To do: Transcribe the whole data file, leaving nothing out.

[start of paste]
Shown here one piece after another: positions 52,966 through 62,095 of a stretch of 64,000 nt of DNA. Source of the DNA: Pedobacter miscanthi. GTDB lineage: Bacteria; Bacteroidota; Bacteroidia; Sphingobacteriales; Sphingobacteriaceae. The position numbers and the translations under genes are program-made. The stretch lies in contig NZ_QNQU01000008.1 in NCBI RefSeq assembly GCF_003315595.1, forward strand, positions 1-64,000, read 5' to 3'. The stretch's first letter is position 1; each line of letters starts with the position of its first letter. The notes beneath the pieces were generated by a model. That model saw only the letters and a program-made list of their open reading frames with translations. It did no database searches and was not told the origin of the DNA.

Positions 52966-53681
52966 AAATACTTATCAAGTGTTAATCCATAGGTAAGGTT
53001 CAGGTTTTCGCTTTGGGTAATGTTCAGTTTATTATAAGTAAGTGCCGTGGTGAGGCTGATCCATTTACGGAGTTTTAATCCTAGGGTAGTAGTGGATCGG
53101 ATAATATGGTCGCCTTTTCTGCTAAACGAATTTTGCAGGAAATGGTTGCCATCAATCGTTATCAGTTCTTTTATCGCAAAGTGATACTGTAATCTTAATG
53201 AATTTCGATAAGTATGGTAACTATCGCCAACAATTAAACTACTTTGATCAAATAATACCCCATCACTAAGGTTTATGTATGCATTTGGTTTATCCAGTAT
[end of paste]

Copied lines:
Shown here one piece after another: positions 52,966 through 62,095 of a stretch of 64,000 nt of DNA. Source of the DNA: Pedobacter miscanthi. GTDB lineage: Bacteria; Bacteroidota; Bacteroidia; Sphingobacteriales; Sphingobacteriaceae. The position numbers and the translations under genes are program-made. The stretch lies in contig NZ_QNQU01000008.1 in NCBI RefSeq assembly GCF_003315595.1, forward strand, positions 1-64,000, read 5' to 3'. The stretch's first letter is position 1; each line of letters starts with the position of its first letter. The notes beneath the pieces were generated by a model. That model saw only the letters and a program-made list of their open reading frames with translations. It did no database searches and was not told the origin of the DNA.

Positions 52966-53681
52966 AAATACTTATCAAGTGTTAATCCATAGGTAAGGTT
53001 CAGGTTTTCGCTTTGGGTAATGTTCAGTTTATTATAAGTAAGTGCCGTGGTGAGGCTGATCCATTTACGGAGTTTTAATCCTAGGGTAGTAGTGGATCGG
53101 ATAATATGGTCGCCTTTTCTGCTAAACGAATTTTGCAGGAAATGGTTGCCATCAATCGTTATCAGTTCTTTTATCGCAAAGTGATACTGTAATCTTAATG
53201 AATTTCGATAAGTATGGTAACTATCGCCAACAATTAAACTACTTTGATCAAATAATACCCCATCACTAAGGTTTATGTATGCATTTGGTTTATCCAGTAT